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Influenza vaccine may reduce risk of major cardiac diseases

A new study suggests that influenza vaccination could be an important treatment for maintaining heart health and averting cardiovascular events like heart attack.

Canadian researchers have found that influenza vaccine not only protects people against getting sick, but can also ward off cardiovascular events and reduce the risk of related problems such as heart attack and cardiac death by 50 percent.

According to the study presented at the 2012 Canadian Cardiovascular Congress, the flu vaccine can also lower death from some other causes up to approximately 40 percent.

The research team from the TIMI Study Group and Network for Innovation in Clinical Research observed the published clinical trials on this subject dating back to the 1960s.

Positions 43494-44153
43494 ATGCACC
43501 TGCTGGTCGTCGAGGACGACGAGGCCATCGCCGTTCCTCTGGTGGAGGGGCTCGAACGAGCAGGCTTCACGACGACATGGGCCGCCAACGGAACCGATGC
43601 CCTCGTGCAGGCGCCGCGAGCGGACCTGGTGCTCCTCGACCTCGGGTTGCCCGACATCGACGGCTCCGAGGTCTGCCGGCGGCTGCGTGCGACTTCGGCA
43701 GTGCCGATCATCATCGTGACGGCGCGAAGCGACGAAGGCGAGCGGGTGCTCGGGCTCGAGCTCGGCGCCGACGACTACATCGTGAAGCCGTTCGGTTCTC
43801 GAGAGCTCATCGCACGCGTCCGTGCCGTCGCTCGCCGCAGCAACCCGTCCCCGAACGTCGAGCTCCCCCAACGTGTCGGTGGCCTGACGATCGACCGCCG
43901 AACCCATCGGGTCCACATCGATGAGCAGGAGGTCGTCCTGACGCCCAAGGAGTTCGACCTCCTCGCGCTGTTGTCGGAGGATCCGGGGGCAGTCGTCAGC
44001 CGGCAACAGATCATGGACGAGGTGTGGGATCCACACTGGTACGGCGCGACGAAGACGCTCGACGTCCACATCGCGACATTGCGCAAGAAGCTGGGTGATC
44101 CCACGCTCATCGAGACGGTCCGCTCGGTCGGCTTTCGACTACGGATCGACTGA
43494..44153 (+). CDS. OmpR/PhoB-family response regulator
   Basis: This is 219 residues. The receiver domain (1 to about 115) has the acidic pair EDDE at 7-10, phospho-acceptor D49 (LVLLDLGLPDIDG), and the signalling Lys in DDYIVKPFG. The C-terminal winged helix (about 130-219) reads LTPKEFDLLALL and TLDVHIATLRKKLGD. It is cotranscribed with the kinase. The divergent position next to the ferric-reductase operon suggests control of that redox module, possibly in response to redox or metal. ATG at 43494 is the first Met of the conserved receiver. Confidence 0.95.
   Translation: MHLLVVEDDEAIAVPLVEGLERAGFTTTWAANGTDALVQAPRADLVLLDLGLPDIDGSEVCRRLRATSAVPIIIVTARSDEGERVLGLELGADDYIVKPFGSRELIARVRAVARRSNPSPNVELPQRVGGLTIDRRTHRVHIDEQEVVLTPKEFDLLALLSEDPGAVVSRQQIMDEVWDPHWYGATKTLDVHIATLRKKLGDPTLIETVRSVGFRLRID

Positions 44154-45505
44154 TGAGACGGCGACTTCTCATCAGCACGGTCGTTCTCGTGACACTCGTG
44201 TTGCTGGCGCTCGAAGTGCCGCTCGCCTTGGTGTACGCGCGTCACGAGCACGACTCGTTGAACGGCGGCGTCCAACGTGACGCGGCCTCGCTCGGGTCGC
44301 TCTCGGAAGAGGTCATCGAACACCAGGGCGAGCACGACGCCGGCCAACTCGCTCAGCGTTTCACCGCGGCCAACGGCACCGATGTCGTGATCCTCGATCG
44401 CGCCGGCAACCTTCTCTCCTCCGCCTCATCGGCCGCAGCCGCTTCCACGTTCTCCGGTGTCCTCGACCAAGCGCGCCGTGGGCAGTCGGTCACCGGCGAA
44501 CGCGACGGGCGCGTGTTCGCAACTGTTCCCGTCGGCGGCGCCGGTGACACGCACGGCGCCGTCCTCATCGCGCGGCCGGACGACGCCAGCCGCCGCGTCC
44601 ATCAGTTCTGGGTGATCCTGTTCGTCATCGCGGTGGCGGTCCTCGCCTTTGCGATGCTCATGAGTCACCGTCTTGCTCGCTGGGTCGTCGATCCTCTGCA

"For those who had the flu shot, there was a pretty strong risk reduction," said the cardiologist at Women's College Hospital and the University of Toronto and the study leader Dr. Jacob Udell.

He also noted that a large, lengthier multinational study would comprehensively indicate the vaccine's effectiveness to reduce fatal cardiac events and save lives.

The study supports recommendations for the use of the influenza vaccine in those at high risk of developing influenza-related complications, such as patients with heart disease or diabetes, and those who have close contact with people at high risk of developing complications, said Heart and Stroke Foundation spokesperson Dr. Beth Abramson.

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